Comparative assessment and novel strategy on methods for imputing proteomics data

Minjie Shen, Yi Tan Chang, Chiung Ting Wu, Sarah J. Parker, Georgia Saylor, Yizhi Wang, Guoqiang Yu, Jennifer E. Van Eyk, Robert Clarke, David M. Herrington, Yue Wang

Research output: Contribution to journalArticlepeer-review

Abstract

Missing values are a major issue in quantitative proteomics analysis. While many methods have been developed for imputing missing values in high-throughput proteomics data, a comparative assessment of imputation accuracy remains inconclusive, mainly because mechanisms contributing to true missing values are complex and existing evaluation methodologies are imperfect. Moreover, few studies have provided an outlook of future methodological development. We first re-evaluate the performance of eight representative methods targeting three typical missing mechanisms. These methods are compared on both simulated and masked missing values embedded within real proteomics datasets, and performance is evaluated using three quantitative measures. We then introduce fused regularization matrix factorization, a low-rank global matrix factorization framework, capable of integrating local similarity derived from additional data types. We also explore a biologically-inspired latent variable modeling strategy—convex analysis of mixtures—for missing value imputation and present preliminary experimental results. While some winners emerged from our comparative assessment, the evaluation is intrinsically imperfect because performance is evaluated indirectly on artificial missing or masked values not authentic missing values. Nevertheless, we show that our fused regularization matrix factorization provides a novel incorporation of external and local information, and the exploratory implementation of convex analysis of mixtures presents a biologically plausible new approach.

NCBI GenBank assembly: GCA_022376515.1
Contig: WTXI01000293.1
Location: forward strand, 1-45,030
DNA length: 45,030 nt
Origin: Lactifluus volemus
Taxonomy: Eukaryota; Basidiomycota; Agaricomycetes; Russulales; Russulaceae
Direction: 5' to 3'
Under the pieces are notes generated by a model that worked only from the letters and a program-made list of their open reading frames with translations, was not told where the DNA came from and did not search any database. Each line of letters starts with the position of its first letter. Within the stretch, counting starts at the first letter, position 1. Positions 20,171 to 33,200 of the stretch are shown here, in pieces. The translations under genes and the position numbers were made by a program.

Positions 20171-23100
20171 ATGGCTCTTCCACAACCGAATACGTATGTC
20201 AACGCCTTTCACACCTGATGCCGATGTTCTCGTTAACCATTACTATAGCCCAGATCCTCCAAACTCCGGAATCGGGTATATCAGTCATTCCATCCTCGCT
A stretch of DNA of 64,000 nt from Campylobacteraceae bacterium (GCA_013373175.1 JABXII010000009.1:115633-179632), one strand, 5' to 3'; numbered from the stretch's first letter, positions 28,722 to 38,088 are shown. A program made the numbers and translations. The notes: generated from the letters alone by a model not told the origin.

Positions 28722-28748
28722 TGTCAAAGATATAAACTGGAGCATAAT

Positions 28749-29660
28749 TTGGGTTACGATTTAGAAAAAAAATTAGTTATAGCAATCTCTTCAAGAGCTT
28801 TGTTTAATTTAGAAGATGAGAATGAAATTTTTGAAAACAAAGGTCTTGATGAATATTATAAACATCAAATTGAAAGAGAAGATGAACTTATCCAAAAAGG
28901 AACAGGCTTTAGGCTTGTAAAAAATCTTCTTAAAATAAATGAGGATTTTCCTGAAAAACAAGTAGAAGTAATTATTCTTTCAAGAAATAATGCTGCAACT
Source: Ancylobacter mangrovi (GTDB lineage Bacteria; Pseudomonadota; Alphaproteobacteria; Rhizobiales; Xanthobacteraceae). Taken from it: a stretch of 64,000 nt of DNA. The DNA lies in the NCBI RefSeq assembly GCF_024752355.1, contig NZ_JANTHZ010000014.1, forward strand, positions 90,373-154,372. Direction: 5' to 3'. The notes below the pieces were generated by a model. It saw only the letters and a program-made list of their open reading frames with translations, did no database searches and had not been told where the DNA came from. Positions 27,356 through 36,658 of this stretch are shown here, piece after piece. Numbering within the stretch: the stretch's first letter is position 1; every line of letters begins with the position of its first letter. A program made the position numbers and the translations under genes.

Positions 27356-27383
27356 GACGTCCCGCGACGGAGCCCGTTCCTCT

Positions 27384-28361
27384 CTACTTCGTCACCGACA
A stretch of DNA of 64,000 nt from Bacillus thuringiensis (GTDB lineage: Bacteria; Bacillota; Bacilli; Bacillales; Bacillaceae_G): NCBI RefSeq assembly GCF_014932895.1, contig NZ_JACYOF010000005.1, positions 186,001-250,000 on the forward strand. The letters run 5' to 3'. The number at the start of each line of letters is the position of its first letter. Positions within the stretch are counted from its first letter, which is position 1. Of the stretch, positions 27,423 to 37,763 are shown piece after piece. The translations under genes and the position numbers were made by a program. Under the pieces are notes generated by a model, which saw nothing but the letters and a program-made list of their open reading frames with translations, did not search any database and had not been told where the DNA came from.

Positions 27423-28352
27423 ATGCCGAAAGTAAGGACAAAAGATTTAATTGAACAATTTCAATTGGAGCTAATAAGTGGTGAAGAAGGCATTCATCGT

Original languageEnglish (US)
Article number1067
JournalScientific reports
Volume12
Issue number1
DOIs
StatePublished - Dec 2022

Bibliographical note

Funding Information:
This work has been supported by the National Institutes of Health under Grants HL111362-05A1, HL133932, NS115658-01, and the Department of Defense under Grant W81XWH-18-1-0723 (BC171885P1).

Publisher Copyright:
© 2022, The Author(s).

PubMed: MeSH publication types

  • Journal Article
  • Research Support, N.I.H., Extramural
  • Research Support, U.S. Gov't, Non-P.H.S.

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